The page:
Former Alabama Department of Corrections Lieutenant Pleads Guilty to Federal Civil Rights and Obstruction Offenses for Assaulting a Restrained Inmate and Lying to Cover It Up
BIRMINGHAM – Federal agents on Thursday arrested a former Fairfield Police Department custodian on federal firearms charges returned by a grand jury on July 26, announced U.S. Attorney Joyce White Vance and Alcohol, Tobacco, Firearms and Explosives Assistant Special Agent in Charge David Hyche.
A two-count federal indictment charges ROY ELLIS HUNTER, 70, of Fairfield, as a convicted felon in illegal possession of nearly 50 firearms, mostly handguns. The federal indictment was unsealed following his arrest Thursday. Hunter was arraigned today before a federal magistrate judge and released on bond. He was arrested on state firearms charges in July 2015 following a joint ATF and Alabama Law Enforcement Agency raid at his home. Hunter was working as the police department custodian in Fairfield at the time. He was released on a state bond pending those charges.
“Taking a convicted felon in control of a cache of firearms off the streets is the kind of law enforcement work that greatly reduces the threat of violence in our communities,” Vance said. “We should all appreciate the collaborative work of ATF and ALEA agents in investigating this case and bringing it forward for prosecution.”
“Putting a stop to this flow of confiscated firearms into the community, no doubt, has had an effect on crime in the area,” Hyche said. “Firearms that had been used in crimes and recovered by police getting back into the hands of a convicted felon who was selling them had to be stopped as fast as possible. Stolen firearms in the hands of violent criminals are an enormous problem for us in Alabama and nationally, so we aggressively work these cases with our law enforcement partners,” he said.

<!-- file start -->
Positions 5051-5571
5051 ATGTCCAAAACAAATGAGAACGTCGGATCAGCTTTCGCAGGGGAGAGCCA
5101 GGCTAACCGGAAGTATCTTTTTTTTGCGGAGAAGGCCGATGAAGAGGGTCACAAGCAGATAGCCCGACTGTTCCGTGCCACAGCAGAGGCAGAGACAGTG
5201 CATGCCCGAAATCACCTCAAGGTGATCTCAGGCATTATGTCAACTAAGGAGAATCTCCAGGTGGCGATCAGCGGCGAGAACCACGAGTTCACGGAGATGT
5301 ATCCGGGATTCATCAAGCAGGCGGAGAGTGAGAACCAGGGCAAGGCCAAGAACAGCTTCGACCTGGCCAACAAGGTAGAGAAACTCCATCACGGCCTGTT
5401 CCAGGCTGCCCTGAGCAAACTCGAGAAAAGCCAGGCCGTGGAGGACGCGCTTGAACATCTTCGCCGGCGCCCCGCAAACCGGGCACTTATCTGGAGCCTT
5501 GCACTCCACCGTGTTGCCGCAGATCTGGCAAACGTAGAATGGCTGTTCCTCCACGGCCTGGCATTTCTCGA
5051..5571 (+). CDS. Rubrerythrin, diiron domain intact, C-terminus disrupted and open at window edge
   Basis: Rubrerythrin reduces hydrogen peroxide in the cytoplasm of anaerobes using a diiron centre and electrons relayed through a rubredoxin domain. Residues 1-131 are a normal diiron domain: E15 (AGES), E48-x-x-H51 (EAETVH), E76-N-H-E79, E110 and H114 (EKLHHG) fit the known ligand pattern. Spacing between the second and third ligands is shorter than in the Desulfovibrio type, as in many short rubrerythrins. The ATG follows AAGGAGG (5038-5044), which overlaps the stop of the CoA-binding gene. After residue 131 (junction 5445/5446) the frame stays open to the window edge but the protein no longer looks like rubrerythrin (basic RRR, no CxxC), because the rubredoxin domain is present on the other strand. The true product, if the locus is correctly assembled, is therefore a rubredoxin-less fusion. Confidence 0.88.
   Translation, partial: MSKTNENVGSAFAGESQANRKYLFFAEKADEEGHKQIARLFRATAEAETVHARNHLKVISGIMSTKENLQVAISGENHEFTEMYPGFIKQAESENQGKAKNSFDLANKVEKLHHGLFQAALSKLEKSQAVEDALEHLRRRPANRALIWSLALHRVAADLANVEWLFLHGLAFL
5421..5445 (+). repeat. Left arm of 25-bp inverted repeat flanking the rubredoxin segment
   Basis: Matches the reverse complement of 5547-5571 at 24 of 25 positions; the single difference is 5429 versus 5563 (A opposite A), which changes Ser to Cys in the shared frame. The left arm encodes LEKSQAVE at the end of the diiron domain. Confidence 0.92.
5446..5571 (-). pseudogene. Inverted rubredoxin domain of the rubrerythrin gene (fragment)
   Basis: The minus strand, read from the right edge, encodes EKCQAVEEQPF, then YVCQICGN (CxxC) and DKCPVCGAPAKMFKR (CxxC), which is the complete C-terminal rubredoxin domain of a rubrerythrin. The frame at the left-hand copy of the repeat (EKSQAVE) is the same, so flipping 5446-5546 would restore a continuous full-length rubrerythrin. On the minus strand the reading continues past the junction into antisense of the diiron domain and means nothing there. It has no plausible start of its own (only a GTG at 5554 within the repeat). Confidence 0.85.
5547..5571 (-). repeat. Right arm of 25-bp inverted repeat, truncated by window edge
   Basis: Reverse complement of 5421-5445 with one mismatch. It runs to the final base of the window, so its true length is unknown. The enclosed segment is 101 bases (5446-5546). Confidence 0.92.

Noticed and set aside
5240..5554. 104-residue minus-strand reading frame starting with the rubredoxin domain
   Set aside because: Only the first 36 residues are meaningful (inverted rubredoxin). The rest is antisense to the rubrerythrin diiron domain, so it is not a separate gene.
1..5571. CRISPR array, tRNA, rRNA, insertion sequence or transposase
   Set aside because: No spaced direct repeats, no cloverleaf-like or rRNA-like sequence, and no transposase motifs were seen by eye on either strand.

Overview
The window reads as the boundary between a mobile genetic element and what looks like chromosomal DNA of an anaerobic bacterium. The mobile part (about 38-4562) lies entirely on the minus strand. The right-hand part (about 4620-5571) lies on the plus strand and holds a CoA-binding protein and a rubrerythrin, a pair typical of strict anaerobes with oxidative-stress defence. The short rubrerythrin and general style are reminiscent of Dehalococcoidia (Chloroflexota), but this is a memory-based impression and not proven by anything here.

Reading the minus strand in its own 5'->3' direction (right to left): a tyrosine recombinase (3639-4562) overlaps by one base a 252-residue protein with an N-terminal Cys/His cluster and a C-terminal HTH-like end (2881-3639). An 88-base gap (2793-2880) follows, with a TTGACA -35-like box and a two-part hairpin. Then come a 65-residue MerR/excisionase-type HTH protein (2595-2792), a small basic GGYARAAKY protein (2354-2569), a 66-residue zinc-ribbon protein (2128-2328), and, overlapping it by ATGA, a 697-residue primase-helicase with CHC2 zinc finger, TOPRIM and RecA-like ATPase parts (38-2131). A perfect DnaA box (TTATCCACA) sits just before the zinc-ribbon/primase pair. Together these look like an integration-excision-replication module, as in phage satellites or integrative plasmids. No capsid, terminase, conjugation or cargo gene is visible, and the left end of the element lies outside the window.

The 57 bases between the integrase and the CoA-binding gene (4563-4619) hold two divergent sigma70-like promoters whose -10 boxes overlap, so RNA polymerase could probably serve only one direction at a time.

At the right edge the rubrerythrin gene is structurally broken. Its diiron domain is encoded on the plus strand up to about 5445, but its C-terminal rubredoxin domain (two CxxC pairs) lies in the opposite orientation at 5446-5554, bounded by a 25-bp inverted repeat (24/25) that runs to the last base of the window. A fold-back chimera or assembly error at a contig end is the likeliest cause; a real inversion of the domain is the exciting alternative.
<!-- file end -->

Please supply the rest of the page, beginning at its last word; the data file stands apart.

According to the indictment, Hunter was convicted on federal racketeering and cocaine distribution charges in 1984 and on federal counterfeiting charges in 1983. Count one of the indictment charges Hunter with being a convicted felon in possession of four handguns on June 4, 2015. Count two charges him as a convicted felon in possession of 42 firearms – 39 handguns, one rifle, one shotgun and a trigger group – on July 8, 2015.
The indictment seeks to have Hunter forfeit those 46 firearms, plus five others, to the government.
The maximum penalty for the charge of felon in possession of a firearm is 10 years in prison and a $250,000 fine.
ATF investigated the case, which Assistant U.S. Attorney Michael A. Royster is prosecuting.
An indictment contains only charges. A defendant is presumed innocent unless and until proven guilty